TUCSON, AZ (Tucson News Now) - Tucson-area veterans have a new facility to treat mental health and substance abuse issues.
The Southern Arizona VA Health Care System is opening its new Mental Health Residential Rehabilitation Treatment Program on Thursday, Feb. 23.
Returning home can be a tough adjustment mentally. The risk of suicide is just one of one of several issues veterans may face.
The newly-constructed building is expected to make care more accessible to Tucson VA patients.
The building is a very modern, energy-saving structure. However, what strikes you when you walk in is it feels like you're walking into a hotel lobby.
That's on purpose. The intent is to make it feel less like a hospital or institution and more like a homey, warm, inviting place.
"You can focus on yourself and coming into treatment, instead of the chaos that's outside of these walls," said Chief of the Tucson VA Mental Health Department and U.S. Air Force veteran Dr. Lucretia Vaughan.
"For me this is a godsend," said VA patient Vernon Williams, a U.S. Army veteran. "This building is a safe haven for veterans."
Williams has seen the evolution of VA programs in Tucson as he has received treatment for combat-related and childhood-related post traumatic stress disorder, also known as PTSD, and for substance abuse.
"The program today literally saved my life because, at one time, suicide was looking very inviting to me," Williams said.
Not any more.
In fact, Williams is considering becoming a Peer Support Specialist to help his fellow veterans.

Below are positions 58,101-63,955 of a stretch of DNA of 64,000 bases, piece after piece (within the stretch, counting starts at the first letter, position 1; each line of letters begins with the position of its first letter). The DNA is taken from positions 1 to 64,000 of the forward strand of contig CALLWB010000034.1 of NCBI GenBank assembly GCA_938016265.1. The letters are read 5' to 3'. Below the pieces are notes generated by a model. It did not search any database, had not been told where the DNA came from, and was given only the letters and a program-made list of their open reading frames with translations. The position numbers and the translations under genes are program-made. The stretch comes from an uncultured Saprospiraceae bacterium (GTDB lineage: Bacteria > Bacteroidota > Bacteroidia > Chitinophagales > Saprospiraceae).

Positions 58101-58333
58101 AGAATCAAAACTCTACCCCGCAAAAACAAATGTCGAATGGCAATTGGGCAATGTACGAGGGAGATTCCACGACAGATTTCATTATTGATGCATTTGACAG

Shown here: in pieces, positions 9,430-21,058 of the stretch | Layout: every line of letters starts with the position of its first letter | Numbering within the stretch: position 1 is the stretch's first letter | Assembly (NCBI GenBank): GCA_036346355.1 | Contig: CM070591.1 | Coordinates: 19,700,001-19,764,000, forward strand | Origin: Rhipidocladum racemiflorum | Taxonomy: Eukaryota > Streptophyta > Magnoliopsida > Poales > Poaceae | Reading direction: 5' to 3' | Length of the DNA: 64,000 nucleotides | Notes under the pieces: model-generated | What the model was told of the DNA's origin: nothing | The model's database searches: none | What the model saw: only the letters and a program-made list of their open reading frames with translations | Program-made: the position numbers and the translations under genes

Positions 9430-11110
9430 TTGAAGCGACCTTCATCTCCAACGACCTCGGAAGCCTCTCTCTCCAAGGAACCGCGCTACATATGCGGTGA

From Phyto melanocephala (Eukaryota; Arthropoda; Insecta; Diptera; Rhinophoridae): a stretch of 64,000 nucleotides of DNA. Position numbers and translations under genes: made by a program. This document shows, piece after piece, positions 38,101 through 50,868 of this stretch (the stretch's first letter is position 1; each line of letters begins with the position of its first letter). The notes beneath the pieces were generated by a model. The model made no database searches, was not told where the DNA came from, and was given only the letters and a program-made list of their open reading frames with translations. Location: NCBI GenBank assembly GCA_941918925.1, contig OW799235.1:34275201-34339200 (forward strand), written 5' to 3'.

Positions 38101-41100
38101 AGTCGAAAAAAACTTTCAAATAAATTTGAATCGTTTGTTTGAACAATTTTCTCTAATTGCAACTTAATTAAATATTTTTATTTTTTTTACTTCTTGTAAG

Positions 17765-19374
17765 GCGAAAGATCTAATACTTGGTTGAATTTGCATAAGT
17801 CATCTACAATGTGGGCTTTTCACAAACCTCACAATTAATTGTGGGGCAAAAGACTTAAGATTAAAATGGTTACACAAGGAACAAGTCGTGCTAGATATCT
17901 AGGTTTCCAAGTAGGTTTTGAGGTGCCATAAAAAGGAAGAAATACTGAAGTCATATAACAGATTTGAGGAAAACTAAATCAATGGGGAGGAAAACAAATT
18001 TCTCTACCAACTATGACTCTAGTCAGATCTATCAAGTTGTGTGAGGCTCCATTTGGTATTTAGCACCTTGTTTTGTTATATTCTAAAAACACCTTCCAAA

The VA already offers treatment for PTSD and substance abuse, but the programs were scattered, not in one place until now.
"Combining PTSD treatment with our substance use treatment, those are very co-mingled problems that people have," Dr. Vaughan said. "If they need them both, we can offer them both types of treatment in one facility, which is huge."
The new building has 25 beds and some unique design features that help give veterans privacy, even in shared rooms. There are amenities such as a fitness center and a meditation room to make the stay more comfortable.
The designers' used natural elements such as wood, stone and light.
"What type of environment will help them heal through this," said Tucson VA Health Systems Specialist Kathy Kretschmer. "It just really speaks volumes in terms of getting them to a better place."
Checking in to the facility is voluntary.
Patients are with other veterans who often have similar pasts, are experiencing similar challenges, and who have similar goals.
Williams puts his experience and the experiences he hopes his fellow veterans will have this way: "The military has a saying, 'No one left behind.' This truly is an example of no veteran left behind."
There is a Veterans Crisis Line for veterans in crisis and for their loved ones. Click HERE or call 1-800-273-8255 and Press 1.
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